Searching for Boundaries (was Intelligence and Awareness)

22 Jun 2004 - 8:46pm
507 reads
Dan Saffer

On Jun 22, 2004, at 5:13 PM, H Taylor wrote:

> The t-shirt is *not* interaction design, because that which is
> designed (the t-shirt itself) does not interact with anyone; that is,
> no one gives it any sort of input, and its state does not change.

I think we can all agree that feedback is a good thing. But is it a
defining characteristic of interaction design? Not to launch back into
a definition discussion, but the "interaction" part of interaction
design isn't about interacting with products; it's about people
interacting, mediated by products. The behavior (and content, form,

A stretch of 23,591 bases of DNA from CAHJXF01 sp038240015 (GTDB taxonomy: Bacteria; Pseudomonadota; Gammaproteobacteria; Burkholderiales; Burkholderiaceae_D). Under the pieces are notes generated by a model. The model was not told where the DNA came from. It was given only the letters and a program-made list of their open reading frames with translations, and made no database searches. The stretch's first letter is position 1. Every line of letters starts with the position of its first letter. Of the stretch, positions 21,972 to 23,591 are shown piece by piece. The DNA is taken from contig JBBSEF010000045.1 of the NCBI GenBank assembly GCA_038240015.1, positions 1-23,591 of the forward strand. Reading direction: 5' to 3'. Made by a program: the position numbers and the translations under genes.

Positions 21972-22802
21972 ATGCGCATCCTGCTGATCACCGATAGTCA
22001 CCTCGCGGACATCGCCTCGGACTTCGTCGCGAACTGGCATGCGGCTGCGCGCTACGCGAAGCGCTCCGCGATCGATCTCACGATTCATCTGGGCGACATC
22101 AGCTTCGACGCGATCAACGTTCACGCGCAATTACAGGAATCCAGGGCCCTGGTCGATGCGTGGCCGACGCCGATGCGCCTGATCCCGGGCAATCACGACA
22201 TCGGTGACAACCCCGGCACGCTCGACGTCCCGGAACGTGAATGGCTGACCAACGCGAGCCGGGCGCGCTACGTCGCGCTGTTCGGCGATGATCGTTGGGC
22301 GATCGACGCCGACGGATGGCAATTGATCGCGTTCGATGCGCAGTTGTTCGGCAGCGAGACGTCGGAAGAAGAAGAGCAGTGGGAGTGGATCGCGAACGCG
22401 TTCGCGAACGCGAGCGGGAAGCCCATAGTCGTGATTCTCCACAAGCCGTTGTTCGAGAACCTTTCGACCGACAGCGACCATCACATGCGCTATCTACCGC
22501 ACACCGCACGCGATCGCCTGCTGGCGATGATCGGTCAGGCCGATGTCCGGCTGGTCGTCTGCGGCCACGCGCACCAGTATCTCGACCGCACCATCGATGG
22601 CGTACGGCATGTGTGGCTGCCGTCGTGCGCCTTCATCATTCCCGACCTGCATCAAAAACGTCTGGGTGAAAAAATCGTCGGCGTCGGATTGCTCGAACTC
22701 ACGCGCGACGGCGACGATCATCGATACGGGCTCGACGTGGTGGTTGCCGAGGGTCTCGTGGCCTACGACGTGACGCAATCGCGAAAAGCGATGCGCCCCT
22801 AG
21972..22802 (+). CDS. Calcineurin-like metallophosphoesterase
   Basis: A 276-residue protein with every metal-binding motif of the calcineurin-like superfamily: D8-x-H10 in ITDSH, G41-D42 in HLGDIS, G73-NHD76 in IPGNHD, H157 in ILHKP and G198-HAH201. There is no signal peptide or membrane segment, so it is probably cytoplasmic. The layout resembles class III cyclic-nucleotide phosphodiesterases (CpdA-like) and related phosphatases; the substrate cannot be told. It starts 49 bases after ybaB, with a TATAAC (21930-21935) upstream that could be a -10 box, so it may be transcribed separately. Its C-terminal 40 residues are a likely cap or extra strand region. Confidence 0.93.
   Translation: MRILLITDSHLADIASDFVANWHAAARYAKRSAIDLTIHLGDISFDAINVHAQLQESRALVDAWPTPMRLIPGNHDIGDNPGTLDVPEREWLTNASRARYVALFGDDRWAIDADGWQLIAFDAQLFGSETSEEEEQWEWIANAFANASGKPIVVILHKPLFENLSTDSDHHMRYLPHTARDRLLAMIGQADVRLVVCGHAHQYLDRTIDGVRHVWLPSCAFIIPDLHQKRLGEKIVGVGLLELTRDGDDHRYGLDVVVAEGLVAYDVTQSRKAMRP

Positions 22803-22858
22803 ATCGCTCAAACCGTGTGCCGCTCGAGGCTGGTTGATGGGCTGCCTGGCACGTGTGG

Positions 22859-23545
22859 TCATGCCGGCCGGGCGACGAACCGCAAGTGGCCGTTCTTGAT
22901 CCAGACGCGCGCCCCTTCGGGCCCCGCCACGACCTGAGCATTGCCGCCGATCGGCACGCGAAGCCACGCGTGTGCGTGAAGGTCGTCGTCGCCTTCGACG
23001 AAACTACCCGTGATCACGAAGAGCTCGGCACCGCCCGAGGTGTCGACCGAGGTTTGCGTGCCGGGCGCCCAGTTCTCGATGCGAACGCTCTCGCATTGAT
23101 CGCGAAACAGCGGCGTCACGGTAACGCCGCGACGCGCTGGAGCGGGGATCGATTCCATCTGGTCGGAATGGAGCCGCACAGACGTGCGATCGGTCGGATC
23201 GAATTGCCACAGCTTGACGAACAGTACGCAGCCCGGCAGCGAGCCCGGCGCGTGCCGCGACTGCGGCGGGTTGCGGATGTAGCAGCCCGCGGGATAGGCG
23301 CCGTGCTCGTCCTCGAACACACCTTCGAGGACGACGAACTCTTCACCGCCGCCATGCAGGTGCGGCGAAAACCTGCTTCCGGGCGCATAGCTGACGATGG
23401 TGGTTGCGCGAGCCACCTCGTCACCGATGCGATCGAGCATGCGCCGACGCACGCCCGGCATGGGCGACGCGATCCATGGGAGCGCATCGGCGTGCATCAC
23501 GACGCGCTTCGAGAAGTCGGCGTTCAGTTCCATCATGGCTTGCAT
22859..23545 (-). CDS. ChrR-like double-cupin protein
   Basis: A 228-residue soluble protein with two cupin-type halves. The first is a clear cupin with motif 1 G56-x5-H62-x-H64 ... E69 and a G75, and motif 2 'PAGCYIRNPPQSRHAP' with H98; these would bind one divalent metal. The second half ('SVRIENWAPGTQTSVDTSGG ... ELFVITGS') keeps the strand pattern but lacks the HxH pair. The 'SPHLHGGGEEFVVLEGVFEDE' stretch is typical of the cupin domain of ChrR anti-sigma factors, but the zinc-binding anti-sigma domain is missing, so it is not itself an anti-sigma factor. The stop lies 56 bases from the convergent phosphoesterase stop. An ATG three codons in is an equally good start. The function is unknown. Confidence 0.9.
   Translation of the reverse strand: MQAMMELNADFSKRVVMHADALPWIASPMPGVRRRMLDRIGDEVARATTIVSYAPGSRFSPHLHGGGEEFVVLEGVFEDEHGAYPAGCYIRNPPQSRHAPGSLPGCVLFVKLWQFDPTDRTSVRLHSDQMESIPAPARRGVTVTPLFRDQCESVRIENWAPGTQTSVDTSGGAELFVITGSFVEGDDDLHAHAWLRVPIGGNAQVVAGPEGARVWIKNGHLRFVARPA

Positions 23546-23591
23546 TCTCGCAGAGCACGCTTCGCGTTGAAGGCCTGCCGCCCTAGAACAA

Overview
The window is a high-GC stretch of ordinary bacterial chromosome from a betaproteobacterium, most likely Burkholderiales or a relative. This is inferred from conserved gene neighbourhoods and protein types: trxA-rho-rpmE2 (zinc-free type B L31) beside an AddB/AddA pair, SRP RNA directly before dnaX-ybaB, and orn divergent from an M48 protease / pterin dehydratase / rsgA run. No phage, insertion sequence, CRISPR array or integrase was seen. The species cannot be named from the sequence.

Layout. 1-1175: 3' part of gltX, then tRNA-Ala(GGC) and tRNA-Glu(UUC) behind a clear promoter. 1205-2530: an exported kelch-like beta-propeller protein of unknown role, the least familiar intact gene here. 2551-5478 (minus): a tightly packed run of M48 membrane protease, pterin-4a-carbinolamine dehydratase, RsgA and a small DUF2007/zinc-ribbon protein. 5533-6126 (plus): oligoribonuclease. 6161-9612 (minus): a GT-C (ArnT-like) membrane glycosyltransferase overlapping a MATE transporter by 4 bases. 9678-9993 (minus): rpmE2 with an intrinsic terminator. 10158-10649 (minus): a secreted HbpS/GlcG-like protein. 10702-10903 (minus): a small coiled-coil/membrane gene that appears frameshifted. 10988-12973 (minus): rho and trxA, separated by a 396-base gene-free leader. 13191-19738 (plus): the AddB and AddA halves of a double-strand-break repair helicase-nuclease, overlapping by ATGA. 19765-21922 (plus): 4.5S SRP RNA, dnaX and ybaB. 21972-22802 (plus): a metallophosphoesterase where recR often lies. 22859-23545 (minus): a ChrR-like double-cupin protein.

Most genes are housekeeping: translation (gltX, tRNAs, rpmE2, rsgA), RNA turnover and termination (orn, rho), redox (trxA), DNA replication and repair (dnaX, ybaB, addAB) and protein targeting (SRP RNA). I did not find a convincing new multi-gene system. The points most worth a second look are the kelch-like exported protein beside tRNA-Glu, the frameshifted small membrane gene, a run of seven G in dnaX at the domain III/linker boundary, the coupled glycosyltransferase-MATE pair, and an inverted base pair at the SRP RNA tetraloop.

materials, medium, etc.) of those products are constantly changing and
we shouldn't use them to determine what is or is not interaction

As an example, ambient devices often have no or limited input by
humans, yet can be works of interaction design in that they are often
communicating information in order to change behavior. Also, I can
think of reasons that human input might not change the state of a
product at all (if the user kept entering the same value into a field,

Whew! Maybe we should all go back to discussing when to use check boxes
or something... :)


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